states are skewed because of their small populations. But Vermont,
Rhode Island and the District of Columbia are similar in size and have
one-12th the per-capita emissions of Wyoming.

A lot of it comes down to King Coal.

Click here for more.

Like most of my political posts, this is cross-posted at Political Teen Tidbits and at YouThinkLeft.

 

Who’s enjoying all these high gas prices? Not consumers. Not drivers. Not truckers. Yep, you guessed it …

high gas prices

Is it time yet for fuel efficient cars and alternative sources of energy?


The US is number 1 !!!! (Is that a good thing?))

There is a new list out of all of the things that United States leads in. Unfortunately, the list excludes things like health care, education, press freedom and income equality. Instead, consider these items:

First in oil consumption:

The United States burns up 20.7 million barrels per day, the equivalent of the oil consumption of China, Japan, Germany, Russia, and India combined.

First in carbon dioxide emissions:

Each year, world polluters pump 24,126,416,000 metric tons of carbon dioxide (CO2) into the environment. The United States
and its territories are responsible for 5.8 billion metric tons of
this, more than China (3.3 billion), Russia (1.4 billion) and India
(1.2 billion) combined.

First in external debt:

The United States owes $10.040 trillion, nearly a quarter of the global debt total of $44 trillion.

First in military expenditures:

The White House has requested $481 billion for the Department of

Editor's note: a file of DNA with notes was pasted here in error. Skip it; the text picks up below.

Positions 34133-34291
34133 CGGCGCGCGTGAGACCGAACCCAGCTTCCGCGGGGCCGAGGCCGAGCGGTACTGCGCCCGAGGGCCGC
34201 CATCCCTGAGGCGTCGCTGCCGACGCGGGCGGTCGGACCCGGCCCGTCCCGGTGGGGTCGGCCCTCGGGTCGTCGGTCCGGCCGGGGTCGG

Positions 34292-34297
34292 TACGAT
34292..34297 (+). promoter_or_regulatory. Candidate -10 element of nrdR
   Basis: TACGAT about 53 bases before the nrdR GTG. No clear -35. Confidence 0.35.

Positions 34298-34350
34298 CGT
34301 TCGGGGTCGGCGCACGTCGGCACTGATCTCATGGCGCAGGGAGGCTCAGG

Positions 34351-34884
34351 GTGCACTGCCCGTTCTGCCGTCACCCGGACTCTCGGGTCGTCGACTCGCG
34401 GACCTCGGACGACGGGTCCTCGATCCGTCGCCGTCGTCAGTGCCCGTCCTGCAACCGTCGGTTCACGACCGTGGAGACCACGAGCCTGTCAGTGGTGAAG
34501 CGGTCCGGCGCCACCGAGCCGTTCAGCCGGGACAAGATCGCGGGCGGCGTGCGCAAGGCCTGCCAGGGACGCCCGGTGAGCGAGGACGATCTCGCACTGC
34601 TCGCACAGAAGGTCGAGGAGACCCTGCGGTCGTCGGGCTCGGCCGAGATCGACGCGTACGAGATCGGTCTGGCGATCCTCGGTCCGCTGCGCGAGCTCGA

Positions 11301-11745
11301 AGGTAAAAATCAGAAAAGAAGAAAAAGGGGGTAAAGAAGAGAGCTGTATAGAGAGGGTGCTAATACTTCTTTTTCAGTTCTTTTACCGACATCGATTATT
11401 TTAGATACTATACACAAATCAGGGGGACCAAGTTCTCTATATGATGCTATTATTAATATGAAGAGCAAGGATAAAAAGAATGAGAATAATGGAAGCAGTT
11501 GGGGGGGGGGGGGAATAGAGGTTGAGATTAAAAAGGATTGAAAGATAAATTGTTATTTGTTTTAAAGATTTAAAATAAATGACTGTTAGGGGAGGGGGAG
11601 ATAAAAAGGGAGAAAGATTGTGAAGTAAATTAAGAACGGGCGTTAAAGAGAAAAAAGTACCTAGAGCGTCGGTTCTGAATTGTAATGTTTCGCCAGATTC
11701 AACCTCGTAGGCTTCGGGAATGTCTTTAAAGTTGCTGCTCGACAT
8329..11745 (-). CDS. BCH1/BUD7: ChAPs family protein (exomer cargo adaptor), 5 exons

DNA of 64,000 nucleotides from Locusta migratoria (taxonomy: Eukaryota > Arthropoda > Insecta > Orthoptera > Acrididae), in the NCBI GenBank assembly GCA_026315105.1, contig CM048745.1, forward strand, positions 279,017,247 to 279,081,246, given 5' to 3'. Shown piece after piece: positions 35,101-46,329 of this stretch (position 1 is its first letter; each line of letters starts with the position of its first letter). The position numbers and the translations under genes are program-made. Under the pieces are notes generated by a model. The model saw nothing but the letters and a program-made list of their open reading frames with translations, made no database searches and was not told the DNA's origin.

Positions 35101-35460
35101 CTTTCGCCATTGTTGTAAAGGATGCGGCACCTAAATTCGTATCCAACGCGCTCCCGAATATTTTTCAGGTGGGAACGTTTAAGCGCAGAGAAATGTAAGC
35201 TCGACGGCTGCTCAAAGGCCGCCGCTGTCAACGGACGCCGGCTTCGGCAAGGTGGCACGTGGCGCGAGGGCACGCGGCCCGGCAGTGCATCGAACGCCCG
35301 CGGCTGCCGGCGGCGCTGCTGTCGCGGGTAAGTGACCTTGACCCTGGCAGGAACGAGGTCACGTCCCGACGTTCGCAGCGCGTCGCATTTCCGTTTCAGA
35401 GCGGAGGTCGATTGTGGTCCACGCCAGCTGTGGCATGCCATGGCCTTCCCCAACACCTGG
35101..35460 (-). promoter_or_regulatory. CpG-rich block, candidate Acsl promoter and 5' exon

Defense for 2008, but this huge figure does not come close to
representing total U.S. military expenditures projected for the coming
year. To get a sense of the resources allocated to the military, the
costs of the global war on terrorism, of the building, refurbishing, or
maintaining of the U.S. nuclear arsenal and other expenses also need to be factored in. Military analyst Winslow Wheeler did the math recently: “Add $142 billion to cover the anticipated costs of the wars in Iraq and Afghanistan; add $17 billion requested for nuclear weapons costs in the Department of Energy; add another $5 billion for miscellaneous defense costs in other agencies … and you get a grand total of $647 billion for 2008.”

Taking another approach to the use of U.S. resources, Columbia University economist Joseph Stiglitz and Harvard Business School lecturer Linda Bilmes added to known costs of the war in Iraq invisible costs like its impact on global oil prices as well as the long-term cost of healthcare for wounded veterans and came up with a price tag of between $1 trillion and $2.2 trillion.